The Representation of Indigenous Populations through National Symbols
Most people assume that indigenous people are offended by the memorials erected of their indigenous groups. "When it comes to cultural protocols around images there are varying opinions. For some, photos are ways of honoring the deceased; for others they are forbidden" (Bronwyn). Regardless of what country, Australia, Brazil, or Canada, various indigenous memorials convey that indigenous people are being represented and honored, which is largely displayed through the use of symbols respective to their national identity. "The image history offered here tracks the interwoven claims about identity and sovereignty at work within that national vision" (Olson, 5). These national symbols represent an important aspect of the culture of the indigenous group, but they can also be misused, showing disrespect (“Indigenous Symbols”).
This video below shows several examples of national aboriginal symbols of the Saskatchewan.
The Aboriginals are people of the Central Arnhem Land and the logs in the display are inspired by a ceremony they perform called the Dupun Ceremony. The ceremony is meant to ensure the safe arrival of the spirit of the deceased on its voyage from the earth to the land of the dead. The memorial has 200 hollow log coffins that are placed around the course of the Glyde River, each log coffin representative of where the indigenous clans lived. The different paintings on the logs imitate significant designs to each clan; these symbols signified the paint on bark or on bodies that the indigenous populations used during ceremonies. All of these visually detailed cultural and geographical aspects put into the memorial of the indigenous population of this area shows that they are being commemorated respectfully.
The Museum of Indigenous People
Although this may just look like a museum to the average human eye, the architecture of this museum done by the Brazilian architecture, Oscar Niemeyer, has importance. The museum is spiral-shaped to resemble a maloca, which is a house used by the Yanomami tribe in Brazil. There is a circular courtyard outside in resemblance to where the indigenous groups would perform cultural activities such as, games, feasts, and rituals (International). There is also a curved canopy above the courtyard and the museum is covered with glass windows to show the sunlight that enriched the homes of the indigenous tribes. The inside of the museum, displaying thousands of photos, videos, films, documents, jewelry, clothes, musical instruments, masks, and paintings about and from the various tribes in Brazil is displayed around a circle. An example of one of the displays is a wall that has a numerous amount of weapons and tools that the indigenous groups used. The indigenous people of Brazil have held true to their culture even with the exposure of other traditions, customs, and languages.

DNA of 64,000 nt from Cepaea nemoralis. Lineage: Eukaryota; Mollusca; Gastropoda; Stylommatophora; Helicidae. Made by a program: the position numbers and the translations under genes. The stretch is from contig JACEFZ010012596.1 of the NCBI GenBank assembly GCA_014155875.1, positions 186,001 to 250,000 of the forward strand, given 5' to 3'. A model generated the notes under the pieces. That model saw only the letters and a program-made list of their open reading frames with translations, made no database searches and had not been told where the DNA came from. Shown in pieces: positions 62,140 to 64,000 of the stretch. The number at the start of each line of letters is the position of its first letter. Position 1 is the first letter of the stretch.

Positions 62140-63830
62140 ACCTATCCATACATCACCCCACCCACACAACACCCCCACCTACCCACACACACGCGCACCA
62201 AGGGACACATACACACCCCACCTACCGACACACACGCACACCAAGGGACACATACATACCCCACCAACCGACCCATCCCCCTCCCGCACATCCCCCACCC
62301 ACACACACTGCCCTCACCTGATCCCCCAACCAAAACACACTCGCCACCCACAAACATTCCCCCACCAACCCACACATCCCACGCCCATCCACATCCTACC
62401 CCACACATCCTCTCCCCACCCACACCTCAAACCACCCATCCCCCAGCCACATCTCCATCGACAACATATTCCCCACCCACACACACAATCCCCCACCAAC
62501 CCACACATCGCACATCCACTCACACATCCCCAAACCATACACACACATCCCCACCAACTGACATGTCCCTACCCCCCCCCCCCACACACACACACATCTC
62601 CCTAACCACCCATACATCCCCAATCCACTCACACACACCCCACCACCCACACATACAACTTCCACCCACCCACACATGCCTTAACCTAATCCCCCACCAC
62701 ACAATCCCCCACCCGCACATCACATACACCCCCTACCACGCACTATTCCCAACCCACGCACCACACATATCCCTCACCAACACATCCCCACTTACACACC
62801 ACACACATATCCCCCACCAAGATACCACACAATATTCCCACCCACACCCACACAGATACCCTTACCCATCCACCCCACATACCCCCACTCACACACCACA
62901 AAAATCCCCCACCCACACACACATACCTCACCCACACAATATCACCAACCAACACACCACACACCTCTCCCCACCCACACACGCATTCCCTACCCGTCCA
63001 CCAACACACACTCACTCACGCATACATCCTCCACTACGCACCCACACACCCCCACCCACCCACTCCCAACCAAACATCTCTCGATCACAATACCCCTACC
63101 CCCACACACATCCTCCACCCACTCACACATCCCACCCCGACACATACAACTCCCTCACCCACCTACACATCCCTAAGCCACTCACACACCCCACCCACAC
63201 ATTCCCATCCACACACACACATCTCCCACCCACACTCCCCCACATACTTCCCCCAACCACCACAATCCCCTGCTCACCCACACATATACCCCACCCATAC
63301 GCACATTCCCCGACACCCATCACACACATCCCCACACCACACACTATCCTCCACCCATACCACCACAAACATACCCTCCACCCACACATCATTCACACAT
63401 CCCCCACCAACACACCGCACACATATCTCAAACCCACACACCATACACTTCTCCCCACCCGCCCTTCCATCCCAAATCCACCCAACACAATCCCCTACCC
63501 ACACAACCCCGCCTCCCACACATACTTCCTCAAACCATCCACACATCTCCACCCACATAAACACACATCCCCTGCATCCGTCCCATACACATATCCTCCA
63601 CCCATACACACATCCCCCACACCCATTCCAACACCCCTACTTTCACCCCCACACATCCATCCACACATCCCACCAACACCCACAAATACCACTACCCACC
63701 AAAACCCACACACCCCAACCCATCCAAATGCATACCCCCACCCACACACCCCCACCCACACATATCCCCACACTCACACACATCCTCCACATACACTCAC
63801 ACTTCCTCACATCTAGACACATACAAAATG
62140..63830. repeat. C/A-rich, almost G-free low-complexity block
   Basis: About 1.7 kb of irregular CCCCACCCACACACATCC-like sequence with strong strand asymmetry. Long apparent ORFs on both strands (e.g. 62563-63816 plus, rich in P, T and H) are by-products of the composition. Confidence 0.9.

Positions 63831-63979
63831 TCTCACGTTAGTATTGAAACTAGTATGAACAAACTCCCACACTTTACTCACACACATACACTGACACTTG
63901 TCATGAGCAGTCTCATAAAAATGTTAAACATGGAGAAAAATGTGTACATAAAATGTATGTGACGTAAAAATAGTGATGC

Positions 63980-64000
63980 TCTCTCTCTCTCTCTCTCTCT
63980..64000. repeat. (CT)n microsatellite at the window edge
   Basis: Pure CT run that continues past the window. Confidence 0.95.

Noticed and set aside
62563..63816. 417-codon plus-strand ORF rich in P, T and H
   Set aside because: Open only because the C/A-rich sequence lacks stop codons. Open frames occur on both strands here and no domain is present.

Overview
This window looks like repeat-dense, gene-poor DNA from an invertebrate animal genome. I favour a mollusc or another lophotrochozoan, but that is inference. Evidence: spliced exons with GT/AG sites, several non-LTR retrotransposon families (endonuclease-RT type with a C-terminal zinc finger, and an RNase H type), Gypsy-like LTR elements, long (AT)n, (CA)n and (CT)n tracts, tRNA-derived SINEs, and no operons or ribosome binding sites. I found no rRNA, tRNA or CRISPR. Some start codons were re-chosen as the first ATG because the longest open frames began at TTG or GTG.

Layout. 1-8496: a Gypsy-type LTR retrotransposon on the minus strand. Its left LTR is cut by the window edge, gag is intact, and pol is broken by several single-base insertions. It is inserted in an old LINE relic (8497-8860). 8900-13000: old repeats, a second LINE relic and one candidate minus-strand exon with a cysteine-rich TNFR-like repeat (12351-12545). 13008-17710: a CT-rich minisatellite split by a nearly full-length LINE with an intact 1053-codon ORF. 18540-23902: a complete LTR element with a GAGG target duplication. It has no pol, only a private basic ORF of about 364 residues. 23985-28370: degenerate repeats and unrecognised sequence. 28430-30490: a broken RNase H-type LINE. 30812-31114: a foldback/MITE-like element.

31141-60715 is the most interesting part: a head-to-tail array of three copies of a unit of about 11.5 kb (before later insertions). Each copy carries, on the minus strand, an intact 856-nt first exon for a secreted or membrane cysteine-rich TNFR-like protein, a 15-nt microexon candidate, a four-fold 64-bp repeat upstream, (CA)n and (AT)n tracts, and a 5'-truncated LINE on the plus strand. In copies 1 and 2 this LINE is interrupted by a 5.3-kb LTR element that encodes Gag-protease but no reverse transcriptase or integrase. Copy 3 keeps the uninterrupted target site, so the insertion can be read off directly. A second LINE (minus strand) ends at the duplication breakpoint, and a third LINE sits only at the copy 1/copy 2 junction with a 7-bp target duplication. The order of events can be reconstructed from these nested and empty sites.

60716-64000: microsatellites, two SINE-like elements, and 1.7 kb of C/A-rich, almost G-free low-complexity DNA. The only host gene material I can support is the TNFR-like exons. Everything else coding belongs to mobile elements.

National Aboriginal Veterans Monument
This monument resembles more than 7,000 Aboriginal Canadians and an unknown number of Inuit, Métis and other indigenous people of Canada who helped fight in the First and Second World Wars and the Korean War. The use of the number four is visually apparent in this memorial with the four warriors (two men and two women) facing the four cardinal directions, as well as the four animals used. The four animal figures, the elk for its sharp senses, the buffalo for its determination, the bear for its healing, and the wolf for its family values. Additionally, an eagle is located at the top, representing the Creator and the spirit of the Canadian indigenous people (Canada, Veterans Affairs). The four animal figures also symbolizes the importance of the indigenous people by honoring their faith using the natural world. The number four was used when creating this monument because of the number's importance to a great number of indigenous people. This is because the Aboriginals see everything in cycles of four, for example, four seasons (spring, summer, winter, and fall) or the four stages of life (infancy, childhood, adolescence, and adulthood) (Number Concepts).
Bronwyn Carlson Senior Lecturer. “Indigenous Australia's Diverse Memorialisation of the Dead.” The Conversation, 29 Oct. 2020, theconversation.com/indigenous-australias-diverse-memorialisation-of-the-dead-33628.
Olson, Christa J. Constitutive Visions: Indigeneity and Commonplaces of National Identity in Republican Ecuador. , 2014. Print.
“Indigenous Symbols.” Indigenous Symbols - Marketing and Communications - University of Saskatchewan, communications.usask.ca/guides/aboriginal-symbols.php.
International, Survival. “Yanomami.” Yanomami - Survival International, www.survivalinternational.org/tribes/yanomami.
Canada, Veterans Affairs. “National Aboriginal Veterans Monument.” National Inventory of Canadian Military Memorials (NICMM) - Memorials - Remembrance - Veterans Affairs Canada, 29 Oct. 2020, www.veterans.gc.ca/eng/remembrance/memorials/national-inventory-canadian....
Number Concepts, aboriginalperspectives.uregina.ca/rosella/lessons/math/numberconcepts2.shtml#:~:text=The number four is unique,childhood, adolescence, and adulthood.